Asgard Gets $32M Series A Backing from J&J, Novo and Boehringer

Gene therapy_iStock, Ilya Lukichev

Pictured: Gene therapy illustration showing an injection targeting a specific DNA site/iStock, Ilya Lukichev

Swedish-based gene therapy biotech Asgard Therapeutics has closed a €30 million ($32.6 million) Series A to advance its first-in-class in vivo cell reprogramming platform for immuno-oncology, the company announced Thursday.

The funding round was led by Johnson & Johnson Innovation and RV Invest and included participation from Novo Holdings, Boehringer Ingelheim Venture Fund and Swedish VC fund Industrifonden. Johnson & Johnson Innovation and RV Invest representatives will join Asgard’s board.

According to Asgard, the funds will be used to get its lead asset, dubbed AT-108, to IND readiness by 2026. The effort will include the expansion of its R&D team as well as boosting new reprogramming modalities and delivery platforms for its pipeline.

The AT-108 asset is an off-the-shelf gene therapy designed to directly reprogram tumor cells into antigen-presenting dendritic cells, leading to a personalized anti-tumor immune response. Asgard has shown preclinical proof of concept in patient-derived ex vivo models and rodent in vivo models. Asgard said these proof-of-concept studies have shown “strong anti-tumor immunity and abscopal effect, even in a monotherapy setting.”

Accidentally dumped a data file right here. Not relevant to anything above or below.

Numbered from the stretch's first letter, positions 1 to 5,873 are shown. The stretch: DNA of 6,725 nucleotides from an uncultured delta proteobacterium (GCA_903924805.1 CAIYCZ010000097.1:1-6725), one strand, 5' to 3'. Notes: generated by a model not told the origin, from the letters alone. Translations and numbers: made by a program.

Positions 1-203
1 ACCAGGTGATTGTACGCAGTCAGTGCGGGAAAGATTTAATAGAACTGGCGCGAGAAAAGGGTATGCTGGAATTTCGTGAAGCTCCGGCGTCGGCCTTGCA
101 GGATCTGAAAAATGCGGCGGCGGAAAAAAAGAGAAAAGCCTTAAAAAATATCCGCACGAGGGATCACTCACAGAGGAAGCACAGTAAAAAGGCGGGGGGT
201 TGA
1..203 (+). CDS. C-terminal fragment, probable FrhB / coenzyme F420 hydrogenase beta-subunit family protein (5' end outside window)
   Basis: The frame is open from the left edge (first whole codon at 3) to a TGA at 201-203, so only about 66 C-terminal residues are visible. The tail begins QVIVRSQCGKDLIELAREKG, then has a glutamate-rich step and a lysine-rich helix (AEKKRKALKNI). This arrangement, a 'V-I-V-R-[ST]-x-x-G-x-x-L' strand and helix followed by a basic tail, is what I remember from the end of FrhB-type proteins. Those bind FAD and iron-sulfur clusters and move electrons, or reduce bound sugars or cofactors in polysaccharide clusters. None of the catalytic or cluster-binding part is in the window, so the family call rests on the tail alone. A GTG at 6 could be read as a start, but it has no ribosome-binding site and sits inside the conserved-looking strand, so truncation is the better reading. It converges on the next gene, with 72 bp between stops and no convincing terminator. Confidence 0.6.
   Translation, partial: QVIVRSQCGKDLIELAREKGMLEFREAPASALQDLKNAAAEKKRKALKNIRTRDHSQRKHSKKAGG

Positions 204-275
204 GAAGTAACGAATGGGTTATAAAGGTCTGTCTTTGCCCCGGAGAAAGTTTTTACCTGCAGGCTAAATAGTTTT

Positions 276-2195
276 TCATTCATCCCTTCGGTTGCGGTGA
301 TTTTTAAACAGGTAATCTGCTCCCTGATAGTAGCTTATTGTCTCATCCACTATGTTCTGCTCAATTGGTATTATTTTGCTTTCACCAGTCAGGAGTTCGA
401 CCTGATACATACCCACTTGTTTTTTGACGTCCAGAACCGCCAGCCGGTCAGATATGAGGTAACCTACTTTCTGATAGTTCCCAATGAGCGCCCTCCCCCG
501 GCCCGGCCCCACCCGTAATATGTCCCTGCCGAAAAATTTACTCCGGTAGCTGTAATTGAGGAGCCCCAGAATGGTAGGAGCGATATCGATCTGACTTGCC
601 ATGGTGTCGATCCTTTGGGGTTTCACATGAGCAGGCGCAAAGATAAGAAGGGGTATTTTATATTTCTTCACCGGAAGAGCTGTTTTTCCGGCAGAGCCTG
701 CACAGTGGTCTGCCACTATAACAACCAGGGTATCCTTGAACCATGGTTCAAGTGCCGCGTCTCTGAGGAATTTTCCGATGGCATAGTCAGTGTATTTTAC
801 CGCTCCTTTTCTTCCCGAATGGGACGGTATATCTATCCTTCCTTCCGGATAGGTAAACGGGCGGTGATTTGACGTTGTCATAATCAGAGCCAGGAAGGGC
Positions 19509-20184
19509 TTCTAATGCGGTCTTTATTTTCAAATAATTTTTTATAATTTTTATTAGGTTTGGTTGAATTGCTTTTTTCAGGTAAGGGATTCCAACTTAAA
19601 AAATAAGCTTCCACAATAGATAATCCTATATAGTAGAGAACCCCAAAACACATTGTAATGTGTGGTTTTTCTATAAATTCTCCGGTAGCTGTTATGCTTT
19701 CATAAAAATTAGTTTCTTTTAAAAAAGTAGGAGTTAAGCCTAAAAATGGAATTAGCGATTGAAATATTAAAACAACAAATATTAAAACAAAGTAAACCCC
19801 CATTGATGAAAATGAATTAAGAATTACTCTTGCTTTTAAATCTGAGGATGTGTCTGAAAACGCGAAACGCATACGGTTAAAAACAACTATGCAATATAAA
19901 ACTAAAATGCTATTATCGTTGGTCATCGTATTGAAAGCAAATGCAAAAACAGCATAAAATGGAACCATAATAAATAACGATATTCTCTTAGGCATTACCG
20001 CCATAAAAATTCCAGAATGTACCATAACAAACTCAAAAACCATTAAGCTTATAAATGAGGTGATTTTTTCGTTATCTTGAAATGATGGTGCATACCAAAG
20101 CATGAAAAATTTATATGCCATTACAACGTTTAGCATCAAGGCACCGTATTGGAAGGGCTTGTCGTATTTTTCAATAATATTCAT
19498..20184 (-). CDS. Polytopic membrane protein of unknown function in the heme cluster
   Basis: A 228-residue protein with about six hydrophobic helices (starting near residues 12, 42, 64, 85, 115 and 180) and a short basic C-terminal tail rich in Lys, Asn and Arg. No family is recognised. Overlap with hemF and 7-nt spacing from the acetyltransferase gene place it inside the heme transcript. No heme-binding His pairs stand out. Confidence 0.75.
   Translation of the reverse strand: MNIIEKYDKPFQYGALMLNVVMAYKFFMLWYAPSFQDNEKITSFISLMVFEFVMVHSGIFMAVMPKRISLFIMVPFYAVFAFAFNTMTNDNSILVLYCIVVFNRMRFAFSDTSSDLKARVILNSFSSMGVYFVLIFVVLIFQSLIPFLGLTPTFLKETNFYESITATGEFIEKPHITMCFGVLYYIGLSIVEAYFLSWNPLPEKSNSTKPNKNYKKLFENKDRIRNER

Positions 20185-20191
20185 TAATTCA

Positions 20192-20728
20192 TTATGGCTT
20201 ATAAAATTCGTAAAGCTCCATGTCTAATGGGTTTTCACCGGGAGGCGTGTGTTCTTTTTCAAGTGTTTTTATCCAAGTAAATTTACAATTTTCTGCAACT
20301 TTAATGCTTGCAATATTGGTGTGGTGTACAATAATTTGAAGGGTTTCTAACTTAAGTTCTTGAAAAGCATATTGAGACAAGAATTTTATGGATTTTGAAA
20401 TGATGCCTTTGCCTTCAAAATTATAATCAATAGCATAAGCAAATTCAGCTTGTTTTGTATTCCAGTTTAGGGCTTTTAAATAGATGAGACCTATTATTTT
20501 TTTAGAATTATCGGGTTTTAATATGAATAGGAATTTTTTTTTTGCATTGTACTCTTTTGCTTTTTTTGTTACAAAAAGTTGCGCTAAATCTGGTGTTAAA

“Asgard’s technology overcomes challenges faced by traditional cell therapies, enabling the recreation of desired functional immune cells directly inside the patient’s body,” Asgard CEO Cristiana Pires said in a statement. “We believe this breakthrough strategy will give rise to the next generation of cell therapies. This financing also follows a strong preclinical package providing PoC for AT-108.”

According to Asgard, the AT-108 candidate is based on a “replication-deficient adenoviral vector” able to deliver three transcription factors into the tumor cells, change the gene expression signatures, and ultimately reprogram them into Tyle 1 Dendritic Cells which can form anti-tumor immunity. 

“Asgard’s unique approach to cancer immunotherapy by using direct cell reprogramming has great potential to create personalized treatments at scale which could be used in many cancer indications,” Aleksei Zeifman, investment manager of RV Invest, said in a statement. “We’ve been impressed by the elegance of the technology and robustness of the scientific package generated by Asgard’s team.”

The company is not the only European gene therapy biotech to recently net a Series A. In February 2024, U.K.-based MIP Discovery closed a £ 7 million ($8.9 million) Series A round to boost its development of cell and gene therapies. 

Tyler Patchen is a staff writer at BioSpace. You can reach him at tyler.patchen@biospace.com. Follow him on LinkedIn.

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